1 Man2Man | Fall 2008 : Page 1

Newsletter of the Fall 2008 Issue RESEARCH AWARDED $4.0 MILLION GRANT M anagement options for men with localized (confined to the gland) prostate cancer currently include: active surveillance, surgery (open, laparoscopic or robot-assisted laparoscopic prostatectomy), external beam radiotherapy and brachytherapy. Other therapies that use extreme cold (cryotherapy) or high energy sound waves (HIFU) to destroy prostate and prostate cancer tissue are also being explored as treatment options. The success of all of these therapies is highest among patients with organ- confined prostate cancer. Extra- prostatic extension of cancer to peri-prostatic tissues, seminal vesicles or regional lymph nodes is associated with higher rates of failure of localized treatment. Today, treatment decisions are based on clinical criteria such as: serum PSA levels, extent of cancer on rectal examination, and cancer grade on biopsy. This information can assist in selecting patients with localized cancer and predicting the success rates of prostate treatments. However, even with this information doctors are limited in their ability to predict outcomes or tailor therapies to individual men. This picture illustrates the fusion between MRI and Ultrasound. Thus, there is a pressing need for new tools that can more accurately identify and characterize a prostate tumor in any given individual in order to improve therapy selection and guide treatments like surgery and radiation. The research grant awarded by the Canadian Institutes of Health Research (CIHR) will enable a team of scientists at the London Regional Cancer Program to further develop the use of sophisticated imaging techniques for this purpose. The premise of the grant is that by using advanced imaging techniques we will be able to accurately determine the extent, location and biologic continued on page 3

Research Awarded $4.0 Million Grant

M anagement options for men with localized (confined to the gland) prostate cancer currently include: active surveillance, surgery (open, laparoscopic or robot-assisted laparoscopic prostatectomy), external beam radiotherapy and brachytherapy. Other therapies that use extreme cold (cryotherapy) or high energy sound waves (HIFU) to destroy prostate and prostate cancer tissue are also being explored as treatment options. The success of all of these therapies is highest among patients with organconfined prostate cancer. Extraprostatic extension of cancer to peri-prostatic tissues, seminal vesicles or regional lymph nodes is associated with higher rates of failure of localized treatment.<br /> <br /> Today, treatment decisions are based on clinical criteria such as: serum PSA levels, extent of cancer on rectal examination, and cancer grade on biopsy.<br /> <br /> This information can assist in selecting patients with localized cancer and predicting the success rates of prostate treatments.<br /> <br /> However, even with this information doctors are limited in their ability to predict outcomes or tailor therapies to individual men.<br /> <br /> Thus, there is a pressing need for new tools that can more accurately identify and characterize a prostate tumor in any given individual in order to improve therapy selection and guide treatments like surgery and radiation.<br /> <br /> The research grant awarded by the Canadian Institutes of Health Research (CIHR) will enable a team of scientists at the London Regional Cancer Program to further develop the use of sophisticated imaging techniques for this purpose.<br /> <br /> The premise of the grant is that by using advanced imaging techniques we will be able to accurately determine the extent, location and biologicCharacteristics of a prostate cancer and, as a result, improve diagnostic and treatment outcomes.<br /> <br /> We propose to test this premise by developing prostate maps based on advanced imaging that can be used to non-invasively predict, with millimetre accuracy, the distribution of cancer within the prostate. In essence, we want to produce a “prostate GPS” that will help guide our doctors so they can target prostate cancer with high precision when performing a biopsy or treatment for prostate cancer. Our “prostate GPS” will be generated from scans from men who will be treated with surgery. We will then test the maps against radical prostatectomy specimens using the three-dimensional tissue distribution of cancer as “the gold standard.” We anticipate our “prostate GPS” will provide new techniques to enable early detection and treatment through more accurate guidance of biopsy as well as treatments like surgery, radiation and HIFU.<br /> <br /> Our team comprises a broad cross section of scientists, statisticians, pathologists, surgeons and oncologists.<br /> <br /> This multidisciplinary team will ensure our innovations are translated into clinical use as efficiently as possible. Through the grant we will be able to help train the next generation of scientists and clinicians in the use of these technical innovations to help men with prostate cancer.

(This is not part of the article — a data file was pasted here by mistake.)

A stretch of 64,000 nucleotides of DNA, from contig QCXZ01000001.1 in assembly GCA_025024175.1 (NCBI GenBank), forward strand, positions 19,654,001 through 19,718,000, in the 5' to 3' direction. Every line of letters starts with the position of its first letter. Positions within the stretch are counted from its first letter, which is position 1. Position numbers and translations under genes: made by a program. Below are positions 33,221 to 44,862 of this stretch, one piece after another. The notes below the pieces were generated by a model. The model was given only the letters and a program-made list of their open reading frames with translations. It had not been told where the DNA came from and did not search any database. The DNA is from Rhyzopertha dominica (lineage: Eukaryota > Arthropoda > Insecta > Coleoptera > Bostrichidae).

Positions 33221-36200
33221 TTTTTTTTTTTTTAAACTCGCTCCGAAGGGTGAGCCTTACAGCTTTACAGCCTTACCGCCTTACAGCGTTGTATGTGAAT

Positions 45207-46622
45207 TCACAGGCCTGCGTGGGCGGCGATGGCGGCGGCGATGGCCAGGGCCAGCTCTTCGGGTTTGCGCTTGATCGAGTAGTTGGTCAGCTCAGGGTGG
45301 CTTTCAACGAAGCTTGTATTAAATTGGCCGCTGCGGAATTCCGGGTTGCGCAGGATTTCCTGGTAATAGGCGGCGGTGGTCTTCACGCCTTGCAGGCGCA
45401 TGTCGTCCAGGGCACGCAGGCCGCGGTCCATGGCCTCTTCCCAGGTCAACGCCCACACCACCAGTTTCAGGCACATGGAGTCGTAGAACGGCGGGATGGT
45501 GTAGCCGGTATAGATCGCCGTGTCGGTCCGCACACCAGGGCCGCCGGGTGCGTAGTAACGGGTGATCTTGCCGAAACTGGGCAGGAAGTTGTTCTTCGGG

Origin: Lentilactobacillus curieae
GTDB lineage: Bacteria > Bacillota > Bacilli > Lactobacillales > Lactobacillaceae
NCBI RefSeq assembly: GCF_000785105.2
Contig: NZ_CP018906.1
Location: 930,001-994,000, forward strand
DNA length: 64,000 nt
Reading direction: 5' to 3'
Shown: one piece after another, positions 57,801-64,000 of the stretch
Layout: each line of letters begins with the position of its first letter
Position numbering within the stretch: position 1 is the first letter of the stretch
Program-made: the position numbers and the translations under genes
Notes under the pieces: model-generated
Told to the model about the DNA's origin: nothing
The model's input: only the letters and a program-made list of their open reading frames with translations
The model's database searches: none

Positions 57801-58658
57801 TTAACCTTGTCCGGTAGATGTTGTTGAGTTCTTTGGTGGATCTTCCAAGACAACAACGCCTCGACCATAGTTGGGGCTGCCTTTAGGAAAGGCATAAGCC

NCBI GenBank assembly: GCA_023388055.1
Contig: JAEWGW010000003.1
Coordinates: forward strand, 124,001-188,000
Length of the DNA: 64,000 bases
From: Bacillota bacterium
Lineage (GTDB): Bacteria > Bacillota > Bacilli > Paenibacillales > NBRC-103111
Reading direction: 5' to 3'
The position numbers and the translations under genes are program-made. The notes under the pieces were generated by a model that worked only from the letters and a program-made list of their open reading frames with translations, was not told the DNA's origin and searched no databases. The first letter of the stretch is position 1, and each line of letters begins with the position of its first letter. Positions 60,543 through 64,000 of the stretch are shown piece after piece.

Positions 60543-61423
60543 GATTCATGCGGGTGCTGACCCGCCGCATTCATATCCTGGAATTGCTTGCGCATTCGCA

Prostate Cancer Centre

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